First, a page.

You Will Have Sex After Baby: What Your Partner Needs to Know First

One of the biggest relationship hurdles new moms and dads will encounter is sex… or the lack thereof. Jokes abound about how a couple’s sex life is non-existent after a baby is born, but that doesn’t have to be your scenario. While every successful relationship takes the effort of two people, this is one of those times where “putting things into action” will be to both of your advantage.

Green Light Doesn’t Always Mean Go

Your doc will usually give the green light to have sex four to six weeks after delivery. However, there are some important factors to keep in mind – your physical and mental readiness.

Let’s start with the physical. The vaginal discharge after delivery should have run its course before you have sex. Having sex before that could cause an infection. Even if the birth didn’t require a lot of stitches or you had a C-section, your lady parts are going to be tender and sore. You may be ready to go, but fearful of the pain that may ensue with intercourse.

Mental readiness is a whole other matter– this is where your partner comes in. Your partner needs to increase the intimacy, grow your relationship, and yes, have sex again. (By the way, if you apply these principles from here on out, you’ll have a happy partner for life.)

Sleepy State of Affairs

It’s not uncommon for new parents to be exhausted, but if you find yourself wanting some lovin’, start by getting enough sleep. Research conducted at the University of Michigan Sleep and Circadian Research Laboratory showed that women who slept for an extra hour reported a stronger sexual desire and a higher probability that they would embrace sexual activity the next day. Note that the study didn’t include new moms, but the data is clear.

More sleep equals higher chance of romance. Take turns getting up with the baby and get enough time to nap while your partner bonds with your baby. 


Touched-out refers to that feeling of reaching your touching limit. Breastfeeding, cuddling with baby, co-sleeping with baby, baby in a sling – all contribute to it. So if your partner comes around the corner and pinches your butt, it could just send you over the edge. Make sure to talk about this with your partner and different types of touches that may be ok.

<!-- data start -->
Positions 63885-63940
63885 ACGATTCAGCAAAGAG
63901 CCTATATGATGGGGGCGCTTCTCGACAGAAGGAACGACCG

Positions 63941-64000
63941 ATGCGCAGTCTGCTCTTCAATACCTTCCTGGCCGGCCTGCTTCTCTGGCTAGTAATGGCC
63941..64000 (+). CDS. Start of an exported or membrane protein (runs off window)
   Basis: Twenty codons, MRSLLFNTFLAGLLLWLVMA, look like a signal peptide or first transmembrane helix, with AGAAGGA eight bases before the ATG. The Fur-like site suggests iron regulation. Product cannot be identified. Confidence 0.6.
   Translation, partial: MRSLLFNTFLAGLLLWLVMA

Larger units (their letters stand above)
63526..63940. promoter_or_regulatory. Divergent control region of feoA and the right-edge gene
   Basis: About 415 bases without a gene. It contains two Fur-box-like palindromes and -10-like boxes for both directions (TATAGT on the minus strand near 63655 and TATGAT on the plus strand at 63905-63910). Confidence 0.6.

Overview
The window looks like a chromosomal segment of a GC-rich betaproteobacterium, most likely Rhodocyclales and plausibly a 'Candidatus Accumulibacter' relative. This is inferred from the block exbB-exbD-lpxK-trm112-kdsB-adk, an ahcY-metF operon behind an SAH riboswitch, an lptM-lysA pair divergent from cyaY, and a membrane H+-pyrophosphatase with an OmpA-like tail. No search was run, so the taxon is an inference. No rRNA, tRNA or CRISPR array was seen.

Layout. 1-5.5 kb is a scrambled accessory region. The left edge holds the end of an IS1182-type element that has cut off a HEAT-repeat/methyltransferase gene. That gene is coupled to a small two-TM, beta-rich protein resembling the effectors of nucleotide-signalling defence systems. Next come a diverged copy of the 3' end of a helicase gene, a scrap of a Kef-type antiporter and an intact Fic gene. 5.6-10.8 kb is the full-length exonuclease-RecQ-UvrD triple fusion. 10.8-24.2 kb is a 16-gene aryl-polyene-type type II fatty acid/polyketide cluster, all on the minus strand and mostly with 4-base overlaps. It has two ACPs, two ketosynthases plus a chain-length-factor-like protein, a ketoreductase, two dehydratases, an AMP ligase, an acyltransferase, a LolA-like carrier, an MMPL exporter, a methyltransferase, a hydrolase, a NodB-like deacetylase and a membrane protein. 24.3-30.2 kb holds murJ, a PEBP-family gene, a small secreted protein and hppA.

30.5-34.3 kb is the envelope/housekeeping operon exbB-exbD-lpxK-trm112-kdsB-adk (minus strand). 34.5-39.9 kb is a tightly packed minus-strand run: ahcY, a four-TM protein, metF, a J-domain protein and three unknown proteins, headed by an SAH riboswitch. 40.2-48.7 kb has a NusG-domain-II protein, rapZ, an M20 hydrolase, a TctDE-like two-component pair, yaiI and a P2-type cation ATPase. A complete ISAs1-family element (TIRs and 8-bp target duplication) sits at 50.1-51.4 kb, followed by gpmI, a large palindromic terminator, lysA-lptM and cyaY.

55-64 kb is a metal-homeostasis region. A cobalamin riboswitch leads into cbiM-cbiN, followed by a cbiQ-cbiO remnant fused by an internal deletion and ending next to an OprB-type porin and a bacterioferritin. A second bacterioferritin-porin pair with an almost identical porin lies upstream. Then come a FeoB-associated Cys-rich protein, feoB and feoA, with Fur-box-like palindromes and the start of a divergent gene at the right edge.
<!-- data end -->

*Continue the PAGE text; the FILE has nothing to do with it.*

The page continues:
Most women crave emotional intimacy and appreciation as a prelude to sex and this is especially true after a baby arrives. Men are more open to emotional intimacy after sex. That’s the quandary because your partner may feel left out already because so much time of your time is devoted to the baby, making it harder for them to make the first move.

Unless you’re happy at a stalemate, you may have to step it up and begin the dance…. or let your partner know what advances you would appreciate. Sometimes just making time for undivided attention is the best place to start. Turn off your phone and the TV. Share and listen about each other’s day. Be open to compliments and give some in return. Cozy up on the couch. Sit on opposite ends of the couch and give each other a foot massage while chatting. When you feel cherished, you will both reap the benefits.

Intermittent Wooing

Old fashioned wooing is fun, and it can accomplish the goals you both have to reconnect and rekindle intimacy. Keep it simple by leaving by leaving each other love notes. Text a few times during the day. Keep it light and humorous or send over your code words for I love you.

To help set the mood, your partner can also bring home treats or run a bath with candles for you. Make sure to communicate what sets the right mood for you.

You still need to feel like a sexy and attractive woman, not just a mother. When you make the time for yourself, it will nourish your feminine side and in turn, you’ll be more inclined to meet your partner’s needs too.

Nice and Easy

If all the stars align and it looks like this could be the night, then take it slow. Breastfeeding can mean lower estrogen levels, which can lead to vaginal dryness. Lubrication may be helpful. Kissing, touching in other areas besides the genital area and breasts will help you relax and awaken your desire. Talk about what you like and don’t like. Let your partner know to start off gentle because it could be painful the first time out the gate for you. Focus on foreplay and fun for both of you.

Having a mutually satisfying sex life after children is totally possible. They key word is mutual. Work together. Strive to openly share and talk about each other’s needs.

Looking forward to having sex again post-baby? Share your excitement (or concerns!) with us.

Tags : relationships   postpartum   

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